Literature, Arts and Culture in Cuba
Since Castro’s Revolution in 1959, the U.S. and Cuba have been seemingly irreparably divided. Literature and film by Cubans and Cuban Americans attest to this division (and, frequently, have attempted to bridge it). But Cuba has often been beyond the reach—even though just 90 miles away--of students wishing to learn about its culture, history, and politics.
In this program, students will explore Cuban culture—including the centrality and importance of Afro-Cuban culture, the continuing legacy of Castro’s Revolution and of links to the former Soviet Union, the divide with the Cuban Diaspora, and Cuba’s rich literary, film, and music production. Potential activities will include a film viewing, a music performance, a presentation on Santería (the set of religious practices linking Catholicism and beliefs brought over from enslaved African peoples), a visit to the literary and cultural center Casa de las Americas, and more. On our return, we will spend a full day in Miami in order to explore the cultural transformations of the Cuban exile community in South Florida.
Rich in diverse cultural influences including Spanish colonialism, AfroCuban syncretism, U.S. political and economic domination (pre-1959), and even the infusion of culture from imported and exploited Chinese labor, Cuba is a place like no other. Since 1959, the Cuban Revolution itself, with its politics, ideals, and ideology, as well as its efforts to redefine the Cuban "nation", has also greatly affected Cuban culture, down to the most basic aspects of daily life, and has certainly given shape to its contemporary cultural production.
Havana, Cuba: Cuba’s capital and largest city, Havana, is central in any discussion of the island’s culture. Founded by the Spanish in the 16th century, today’s Havana features Old Havana (the colonial area), Vedado, the Malecón (sea wall), the Plaza de la Revolución, Morro Castle, the Havana Cathedral / Plaza de la Catedral, Parque Lennon (Lennon Park, after John Lennon), the Museo de la Revolución (Museum of the Revolution), and more. Havana is also home to Cuba’s major university, the University of Havana, and to the Casa de las Américas, Cuba’s foremost cultural institution.
Trinidad & Cienfuegos, Cuba: Located on Cuba’s southern coast, Trinidad is an open-air museum of colonial architecture and planning. In 1988 this small city was recognized as a UNESCO World Heritage site. Cienfuegos, known as the Pearl of the South, is a port city with a distinctive French cultural influence.
Miami, Florida: Nicknamed the ‘Capital of Latin America’, Miami is an American city with a Spanish-speaking majority. 35% of its population is of Cuban origin. Since the early 1960s the Cuban exile community has greatly influenced its art, culture, and politics. This is a great place to explore the writing and culture of the Cuban Diaspora in the U.S.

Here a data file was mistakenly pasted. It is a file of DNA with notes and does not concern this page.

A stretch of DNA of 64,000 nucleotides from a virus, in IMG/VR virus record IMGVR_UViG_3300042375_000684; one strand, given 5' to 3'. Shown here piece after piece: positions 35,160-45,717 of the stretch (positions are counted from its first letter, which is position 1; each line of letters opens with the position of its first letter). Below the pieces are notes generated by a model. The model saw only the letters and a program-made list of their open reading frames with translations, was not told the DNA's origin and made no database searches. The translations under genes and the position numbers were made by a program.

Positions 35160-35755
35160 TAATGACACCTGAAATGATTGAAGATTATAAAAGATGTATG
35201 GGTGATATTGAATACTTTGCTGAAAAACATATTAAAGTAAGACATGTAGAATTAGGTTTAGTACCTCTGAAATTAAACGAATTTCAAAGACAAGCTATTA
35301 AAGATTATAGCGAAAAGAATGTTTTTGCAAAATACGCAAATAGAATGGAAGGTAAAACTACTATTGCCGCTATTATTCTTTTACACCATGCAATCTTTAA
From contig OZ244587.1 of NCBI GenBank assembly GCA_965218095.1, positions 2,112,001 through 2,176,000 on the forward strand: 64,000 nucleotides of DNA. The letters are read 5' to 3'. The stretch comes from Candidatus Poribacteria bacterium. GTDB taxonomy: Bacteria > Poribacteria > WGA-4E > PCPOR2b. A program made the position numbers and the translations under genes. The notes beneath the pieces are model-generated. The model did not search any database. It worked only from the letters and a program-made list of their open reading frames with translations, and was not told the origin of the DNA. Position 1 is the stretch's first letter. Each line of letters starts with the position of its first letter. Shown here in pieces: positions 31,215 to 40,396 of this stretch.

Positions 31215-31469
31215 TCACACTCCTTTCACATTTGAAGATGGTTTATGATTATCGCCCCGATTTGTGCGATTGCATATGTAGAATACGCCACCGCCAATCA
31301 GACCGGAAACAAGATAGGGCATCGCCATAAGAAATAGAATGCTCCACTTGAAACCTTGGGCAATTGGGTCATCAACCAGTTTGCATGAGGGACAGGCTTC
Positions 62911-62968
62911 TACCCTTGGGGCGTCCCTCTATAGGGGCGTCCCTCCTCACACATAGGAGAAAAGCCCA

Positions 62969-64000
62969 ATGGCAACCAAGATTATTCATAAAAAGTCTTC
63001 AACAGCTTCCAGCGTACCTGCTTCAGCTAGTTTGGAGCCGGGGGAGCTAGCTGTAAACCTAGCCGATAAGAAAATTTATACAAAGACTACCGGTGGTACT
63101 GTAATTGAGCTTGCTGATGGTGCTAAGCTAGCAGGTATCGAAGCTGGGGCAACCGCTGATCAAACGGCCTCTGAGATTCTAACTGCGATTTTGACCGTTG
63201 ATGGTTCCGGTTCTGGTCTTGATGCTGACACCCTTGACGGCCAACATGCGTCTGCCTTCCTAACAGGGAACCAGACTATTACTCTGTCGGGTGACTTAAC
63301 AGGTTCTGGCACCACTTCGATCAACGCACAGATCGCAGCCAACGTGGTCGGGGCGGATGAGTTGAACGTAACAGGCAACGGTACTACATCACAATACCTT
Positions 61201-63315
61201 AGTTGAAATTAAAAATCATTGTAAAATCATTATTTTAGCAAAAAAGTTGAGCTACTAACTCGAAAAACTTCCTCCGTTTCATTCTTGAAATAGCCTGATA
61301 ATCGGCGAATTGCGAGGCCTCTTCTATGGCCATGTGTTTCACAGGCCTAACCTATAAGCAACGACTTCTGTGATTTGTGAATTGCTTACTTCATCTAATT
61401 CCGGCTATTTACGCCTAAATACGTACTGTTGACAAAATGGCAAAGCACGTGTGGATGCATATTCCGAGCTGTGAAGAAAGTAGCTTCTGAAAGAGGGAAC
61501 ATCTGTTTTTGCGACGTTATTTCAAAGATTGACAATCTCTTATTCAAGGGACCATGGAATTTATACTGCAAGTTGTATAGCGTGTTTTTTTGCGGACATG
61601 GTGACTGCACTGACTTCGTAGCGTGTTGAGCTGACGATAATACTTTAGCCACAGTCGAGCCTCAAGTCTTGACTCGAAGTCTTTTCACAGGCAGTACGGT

All students will enroll in LAA 302 / 602 Topics In: Literature, Arts and Culture in Cuba (3 credit hours)
During the second part of the Spring Semester, KU students will be expected to attend meetings and discussions in order to become acquainted with examples of Cuban and Cuban diaspora cultural production, and will be assigned readings and videos along with responses. A final research paper on some aspect of Cuban cultural production will be completed after return to the United States.
In Cuba, participants will stay in casas particulares (bed and breakfast accommodations in a private home). In Miami, participants will stay in multi-occupancy rooms at a centrally located Miami hotel.
Priority will be given to KU graduate and undergraduate students, however this program is open to all undergraduate or graduate degree-seeking students from any accredited U.S. college or university. Minimum 2.5 GPA. Exceptions considered after submission of a petition.
Marta Caminero-Santangelo is Director of the Center for Latin American and Caribbean Studies, and a professor in the English Department, specializing on Latinx Literature. She was born in Canada to Cuban immigrant parents who had become American Citizens. She teaches classes in Latinx Literature of Trauma and Testimony and Literature of Social Justice. She has written two books on Latinx Literature: On Latinidad: Latino Literature and the Construction of Ethnicity, and Documenting the Undocumented: Latino/a Narrative and Social Justice in the Era of Operation Gatekeeper. She regularly co-facilitates (with Mary Klayder) a Study Abroad program in Costa Rica.
Director, Center for Latin American & Caribbean Studies
Professor, Dept. of English
Bailey Hall, Room 320